Early vascular plants may have looked like this modern fern.

In addition to vascular tissues, these early plants evolved other adaptations to life on land, including lignin, leaves, roots, and a change in their life cycle.

  • Lignin is a tough carbohydrate molecule that is hydrophobic (“water fearing”). It adds support to vascular tissues in stems. It also waterproofs the tissues so they don’t leak, which makes them more efficient at transporting fluids. Because most other organisms cannot break down lignin, it helps protect plants from herbivores and parasites.
  • Leaves are rich in chloroplasts that function as solar collectors and food factories. The first leaves were very small, but leaves became larger over time.
  • Roots are vascular organs that can penetrate soil and even rock. They absorb water and minerals from soil and carry them to leaves. They also anchor a plant in the soil. Roots evolved from rhizoids, which nonvascular plants had used for absorption.
  • Land plants evolved a dominant diploid sporophyte generation. This was adaptive because diploid individuals are less likely to suffer harmful effects of mutations. They have two copies of each gene, so if a mutation occurs in one gene, they have a backup copy. This is extremely important on land, where there’s a lot of solar radiation.

With all these advantages, it’s easy to see why vascular plants spread quickly and widely on land. Many nonvascular plants went extinct as vascular plants became more numerous. Vascular plants are now the dominant land plants on Earth.


  • The earliest plants are thought to have evolved in the ocean from a green alga ancestor.
  • Plants were among the earliest organisms to leave the water and colonize land.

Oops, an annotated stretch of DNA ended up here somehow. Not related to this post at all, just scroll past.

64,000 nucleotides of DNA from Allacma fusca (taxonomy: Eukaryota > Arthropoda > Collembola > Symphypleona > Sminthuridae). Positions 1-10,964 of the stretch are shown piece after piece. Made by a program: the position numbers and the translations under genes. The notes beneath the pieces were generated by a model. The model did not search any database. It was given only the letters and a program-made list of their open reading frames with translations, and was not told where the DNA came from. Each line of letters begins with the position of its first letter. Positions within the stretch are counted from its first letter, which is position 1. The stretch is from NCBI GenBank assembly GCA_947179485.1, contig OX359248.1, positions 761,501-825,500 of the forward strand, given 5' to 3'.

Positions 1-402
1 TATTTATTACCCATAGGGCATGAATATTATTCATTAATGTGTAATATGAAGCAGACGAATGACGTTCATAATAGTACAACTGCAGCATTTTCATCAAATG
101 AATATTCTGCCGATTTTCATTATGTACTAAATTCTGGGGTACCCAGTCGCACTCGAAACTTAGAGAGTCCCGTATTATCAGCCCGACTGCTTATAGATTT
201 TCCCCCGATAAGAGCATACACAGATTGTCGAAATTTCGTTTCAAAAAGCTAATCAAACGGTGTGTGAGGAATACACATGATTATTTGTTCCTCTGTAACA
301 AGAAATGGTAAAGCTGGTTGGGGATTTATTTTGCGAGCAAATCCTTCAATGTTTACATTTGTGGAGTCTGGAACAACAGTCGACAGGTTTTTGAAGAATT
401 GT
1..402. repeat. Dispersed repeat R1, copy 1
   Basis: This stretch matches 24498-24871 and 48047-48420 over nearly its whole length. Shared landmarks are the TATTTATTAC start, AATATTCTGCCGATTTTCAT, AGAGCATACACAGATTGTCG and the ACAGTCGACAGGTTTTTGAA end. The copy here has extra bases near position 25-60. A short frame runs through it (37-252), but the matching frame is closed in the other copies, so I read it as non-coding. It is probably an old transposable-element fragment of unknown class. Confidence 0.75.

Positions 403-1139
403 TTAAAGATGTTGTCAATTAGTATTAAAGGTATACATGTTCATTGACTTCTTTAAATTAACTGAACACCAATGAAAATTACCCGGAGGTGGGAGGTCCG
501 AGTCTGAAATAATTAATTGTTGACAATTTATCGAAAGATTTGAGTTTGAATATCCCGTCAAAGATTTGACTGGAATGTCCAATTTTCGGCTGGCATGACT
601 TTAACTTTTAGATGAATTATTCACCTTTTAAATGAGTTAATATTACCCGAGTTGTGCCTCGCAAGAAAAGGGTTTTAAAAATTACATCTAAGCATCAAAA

• The evolution of vascular tissues allowed plants to grow larger and thrive on land.


Use this resource to answer the questions that follow.

  1. What organisms did plants evolve from? What is the evidence?
  2. Describe two adaptations of plants for life on land.
  3. What is the role of a plant's vascular system? Do all plants have a vascular system?
  4. Describe a bryophyte. Give an example.


1. What were the first plants to evolve?

2. What are vascular tissues? What is their function?

3. Explain why life on land was difficult for early plants. Why did plants need to become established on land before other organisms could colonize the land?



Tough, hydrophobic carbohydrate molecule that stiffens and waterproofs vascular tissues of plants.


A division of bryophyte plants; probably similar to the first land plants.


Hair-like structure in a nonvascular plant that absorbs water and minerals and anchors the plant to a surface.


Vascular plant organ that can penetrate soil and rock; absorb water and minerals.


An order of pondweeds, freshwater algae in the division Charophyta; probably similar to the first plants.

vascular tissue

Type of tissue in plants that transports fluids through the plant; includes xylem and phloem.

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Difficulty Level:
At Grade
Date Created:
Feb 24, 2012
Last Modified:
Jun 09, 2016